Transit experts see a role for small driverless buses in last-mile situations, such as from a suburban rail station to an office complex. Other possibilities include a bus convoy — all buses moving together to a high-demand location at a high-demand time.
In the future, even buses that have an attendant on board in the streets may be empty and driverless in the depot, where the buses are washed, refueled, or charged, and parked.
That’s the future, but for the moment, neither Branch nor Pam Boswell, the American Public Transportation Association’s vice president for workforce development and educational services, sees any slowdown in the demand for drivers.
Whatever happens in the future, SEPTA needs bus drivers now.
“We’re actively hiring 25 to 30 bus drivers every month,” Branch said. “For the immediate future, we anticipate we are going to move people around in buses until they come up with flying cars or buses.”
Turnover is high in the first few years, he explained. Lacking seniority, drivers end up with the worst shifts and face schedules that change week to week. “A lot of them will transfer to other jobs,” such as maintenance and supervision.
“There’s a lot of discussion around autonomous vehicles,” Boswell said. “I think we’re a long way off from that. It’s not happening in the short-term.”
Islam sees the future of driving the same way. “I tell my nephews: Get your license, get your CDL.”
Both Boswell and Branch talked about the potential for advancement. At SEPTA, Branch said, “it’s a great area to start a career pathway,” even for people without a college degree. “We have people who started out as bus drivers moving up to the C-suite.” Some of SEPTA’s top managers started off driving a bus, including Shwana Rogers, senior director of the Northern Division, and Aleta Evans, chief control center officer.
Boswell said that bus drivers often get trained by transit authorities and are then hired away. “Skills they have are marketable in other places. They are being approached by the trucking industry, which may have higher salaries.”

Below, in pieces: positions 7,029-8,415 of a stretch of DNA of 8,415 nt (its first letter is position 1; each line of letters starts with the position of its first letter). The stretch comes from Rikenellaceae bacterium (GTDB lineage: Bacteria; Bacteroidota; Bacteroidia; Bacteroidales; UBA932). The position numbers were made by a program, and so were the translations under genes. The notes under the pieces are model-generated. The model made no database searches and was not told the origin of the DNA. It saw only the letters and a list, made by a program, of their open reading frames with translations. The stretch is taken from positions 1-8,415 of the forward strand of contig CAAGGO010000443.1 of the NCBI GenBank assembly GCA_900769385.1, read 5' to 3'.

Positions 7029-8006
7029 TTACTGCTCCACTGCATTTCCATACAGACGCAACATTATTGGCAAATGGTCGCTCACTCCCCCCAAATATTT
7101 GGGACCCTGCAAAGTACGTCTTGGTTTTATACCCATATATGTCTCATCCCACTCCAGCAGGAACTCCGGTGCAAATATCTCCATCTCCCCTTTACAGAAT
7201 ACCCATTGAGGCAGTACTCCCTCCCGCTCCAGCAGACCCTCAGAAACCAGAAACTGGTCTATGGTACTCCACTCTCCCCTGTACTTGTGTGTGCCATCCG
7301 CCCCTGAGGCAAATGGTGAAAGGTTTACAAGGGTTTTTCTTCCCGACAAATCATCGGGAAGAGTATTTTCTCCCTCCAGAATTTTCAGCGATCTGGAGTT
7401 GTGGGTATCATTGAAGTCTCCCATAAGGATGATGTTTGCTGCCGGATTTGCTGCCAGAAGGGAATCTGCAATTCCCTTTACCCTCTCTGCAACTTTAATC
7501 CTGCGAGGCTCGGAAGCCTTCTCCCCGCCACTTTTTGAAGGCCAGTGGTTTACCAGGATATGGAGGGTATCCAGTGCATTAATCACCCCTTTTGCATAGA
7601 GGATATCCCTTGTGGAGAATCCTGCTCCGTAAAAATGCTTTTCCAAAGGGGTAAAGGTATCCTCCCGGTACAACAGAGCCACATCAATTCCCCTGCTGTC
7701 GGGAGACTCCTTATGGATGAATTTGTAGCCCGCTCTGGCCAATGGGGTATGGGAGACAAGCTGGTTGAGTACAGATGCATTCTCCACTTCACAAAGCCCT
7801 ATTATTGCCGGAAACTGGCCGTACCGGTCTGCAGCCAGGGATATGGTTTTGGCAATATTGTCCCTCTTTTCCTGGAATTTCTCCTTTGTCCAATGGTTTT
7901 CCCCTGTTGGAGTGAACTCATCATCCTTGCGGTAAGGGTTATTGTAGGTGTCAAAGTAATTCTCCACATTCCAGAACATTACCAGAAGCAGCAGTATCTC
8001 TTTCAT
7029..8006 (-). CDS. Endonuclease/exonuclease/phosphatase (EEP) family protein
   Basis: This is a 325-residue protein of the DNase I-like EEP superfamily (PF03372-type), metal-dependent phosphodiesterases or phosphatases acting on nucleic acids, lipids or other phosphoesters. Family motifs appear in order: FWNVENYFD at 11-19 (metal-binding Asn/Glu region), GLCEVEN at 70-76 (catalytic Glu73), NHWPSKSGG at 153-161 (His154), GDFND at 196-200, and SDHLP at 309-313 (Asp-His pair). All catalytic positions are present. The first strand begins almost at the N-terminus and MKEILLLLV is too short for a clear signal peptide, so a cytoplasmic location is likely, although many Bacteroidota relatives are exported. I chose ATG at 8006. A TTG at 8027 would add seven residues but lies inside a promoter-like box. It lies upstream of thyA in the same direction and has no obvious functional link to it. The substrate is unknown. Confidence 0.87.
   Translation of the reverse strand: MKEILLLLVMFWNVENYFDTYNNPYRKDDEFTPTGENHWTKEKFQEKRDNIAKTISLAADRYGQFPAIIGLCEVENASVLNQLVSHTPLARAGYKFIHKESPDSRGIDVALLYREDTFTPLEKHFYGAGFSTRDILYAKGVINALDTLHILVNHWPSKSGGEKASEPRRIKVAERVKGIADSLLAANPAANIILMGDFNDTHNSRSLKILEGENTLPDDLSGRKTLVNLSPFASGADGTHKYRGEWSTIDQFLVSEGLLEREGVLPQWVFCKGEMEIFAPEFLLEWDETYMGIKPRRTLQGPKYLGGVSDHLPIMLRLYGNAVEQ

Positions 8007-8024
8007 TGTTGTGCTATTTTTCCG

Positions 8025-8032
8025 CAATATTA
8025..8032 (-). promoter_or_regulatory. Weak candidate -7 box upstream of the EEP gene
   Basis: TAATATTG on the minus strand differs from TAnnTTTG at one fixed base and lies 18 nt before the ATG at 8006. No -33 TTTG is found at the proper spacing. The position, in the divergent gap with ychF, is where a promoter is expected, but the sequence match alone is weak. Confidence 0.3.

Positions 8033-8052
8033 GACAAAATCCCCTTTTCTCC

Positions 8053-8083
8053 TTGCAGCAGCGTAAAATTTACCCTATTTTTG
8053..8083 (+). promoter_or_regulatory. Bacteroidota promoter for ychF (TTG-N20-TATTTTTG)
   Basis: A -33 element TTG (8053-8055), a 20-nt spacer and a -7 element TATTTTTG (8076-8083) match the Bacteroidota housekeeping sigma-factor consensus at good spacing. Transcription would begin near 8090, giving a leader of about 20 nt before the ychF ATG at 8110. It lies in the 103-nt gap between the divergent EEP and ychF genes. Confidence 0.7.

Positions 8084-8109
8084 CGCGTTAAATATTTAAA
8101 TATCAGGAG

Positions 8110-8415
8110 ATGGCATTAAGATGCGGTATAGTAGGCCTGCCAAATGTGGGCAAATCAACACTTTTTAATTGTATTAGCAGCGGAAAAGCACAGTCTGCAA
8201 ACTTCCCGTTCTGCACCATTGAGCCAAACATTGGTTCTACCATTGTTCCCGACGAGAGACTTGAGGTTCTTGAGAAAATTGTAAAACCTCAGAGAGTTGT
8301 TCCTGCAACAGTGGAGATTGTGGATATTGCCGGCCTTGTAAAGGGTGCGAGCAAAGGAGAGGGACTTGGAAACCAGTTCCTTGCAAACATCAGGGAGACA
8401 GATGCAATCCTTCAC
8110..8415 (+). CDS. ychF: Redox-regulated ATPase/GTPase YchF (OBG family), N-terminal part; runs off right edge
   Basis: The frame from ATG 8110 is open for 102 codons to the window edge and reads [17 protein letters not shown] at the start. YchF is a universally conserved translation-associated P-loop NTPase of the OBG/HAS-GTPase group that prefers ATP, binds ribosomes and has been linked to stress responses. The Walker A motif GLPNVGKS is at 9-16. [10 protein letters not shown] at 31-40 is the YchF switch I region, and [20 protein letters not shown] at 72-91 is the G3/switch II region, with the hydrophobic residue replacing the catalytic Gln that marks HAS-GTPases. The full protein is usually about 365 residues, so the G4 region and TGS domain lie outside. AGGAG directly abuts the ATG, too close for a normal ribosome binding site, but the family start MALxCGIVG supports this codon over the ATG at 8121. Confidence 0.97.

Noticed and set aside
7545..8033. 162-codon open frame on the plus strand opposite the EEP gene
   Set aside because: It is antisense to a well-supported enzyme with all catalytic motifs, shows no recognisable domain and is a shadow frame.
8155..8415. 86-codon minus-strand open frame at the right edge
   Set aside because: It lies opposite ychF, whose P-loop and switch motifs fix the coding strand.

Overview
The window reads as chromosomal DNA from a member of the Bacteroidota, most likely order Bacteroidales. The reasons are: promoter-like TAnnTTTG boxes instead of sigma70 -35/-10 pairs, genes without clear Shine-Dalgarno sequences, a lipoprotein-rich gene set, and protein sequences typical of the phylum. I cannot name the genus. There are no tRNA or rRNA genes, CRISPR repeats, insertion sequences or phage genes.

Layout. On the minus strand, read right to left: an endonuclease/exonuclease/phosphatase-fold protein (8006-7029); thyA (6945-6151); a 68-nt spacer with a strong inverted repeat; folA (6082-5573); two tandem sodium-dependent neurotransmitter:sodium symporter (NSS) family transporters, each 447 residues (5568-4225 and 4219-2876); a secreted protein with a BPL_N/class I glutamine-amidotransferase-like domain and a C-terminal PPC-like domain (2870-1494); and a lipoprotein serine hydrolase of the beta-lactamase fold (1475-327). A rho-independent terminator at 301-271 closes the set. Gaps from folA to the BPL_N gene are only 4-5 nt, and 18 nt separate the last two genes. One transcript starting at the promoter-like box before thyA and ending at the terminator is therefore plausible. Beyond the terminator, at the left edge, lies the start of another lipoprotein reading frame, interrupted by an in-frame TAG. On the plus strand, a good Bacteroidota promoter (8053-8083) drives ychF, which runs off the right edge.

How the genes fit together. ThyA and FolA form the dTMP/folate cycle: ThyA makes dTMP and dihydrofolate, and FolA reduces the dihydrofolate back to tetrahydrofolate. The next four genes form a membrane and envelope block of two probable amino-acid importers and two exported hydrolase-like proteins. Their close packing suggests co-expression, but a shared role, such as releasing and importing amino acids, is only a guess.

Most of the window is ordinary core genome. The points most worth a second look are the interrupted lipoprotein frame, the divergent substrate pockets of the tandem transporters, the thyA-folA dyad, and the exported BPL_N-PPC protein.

For Islam, the pivot has not been easy emotionally.
“I’m not going to say it was hard to take the job, but it was hard to make the decision to change my life,” he said.
Islam had always loved theater. When he was younger, he tried his hand at acting, but he simply didn’t have the ability to remember lines. He found that he was a quick study at writing with a knack for knowing how to entertain, but at the same time convey important and difficult ideas.
He kept plugging away, but it was only in the last few years that he was finally gaining traction.
When the pandemic struck, it knocked out After the Eulogy, Islam’s play about the aftermath of gun violence. It had been scheduled for performance on March 28, 2020, at the Venice Island Performing Arts Center. He was directing Not Without My Habib, slated for an April performance at the same theater.
“The pandemic changed a lot of lives,” he said. He has four children — the youngest is 15, and his wife works cleaning operating room equipment at an area hospital. Had he been successful in obtaining government loans, he might have been able to sustain production.
“When I got to that point where it just wasn’t happening anymore, I knew I had to get a job — a real job,” he said. “I don’t see theater changing for me no time soon. I can’t hold on to it.
“I’m not the only person that went through it,” Islam said. “I know a lot of people that don’t have the chance that I have. I have an opportunity with this job.”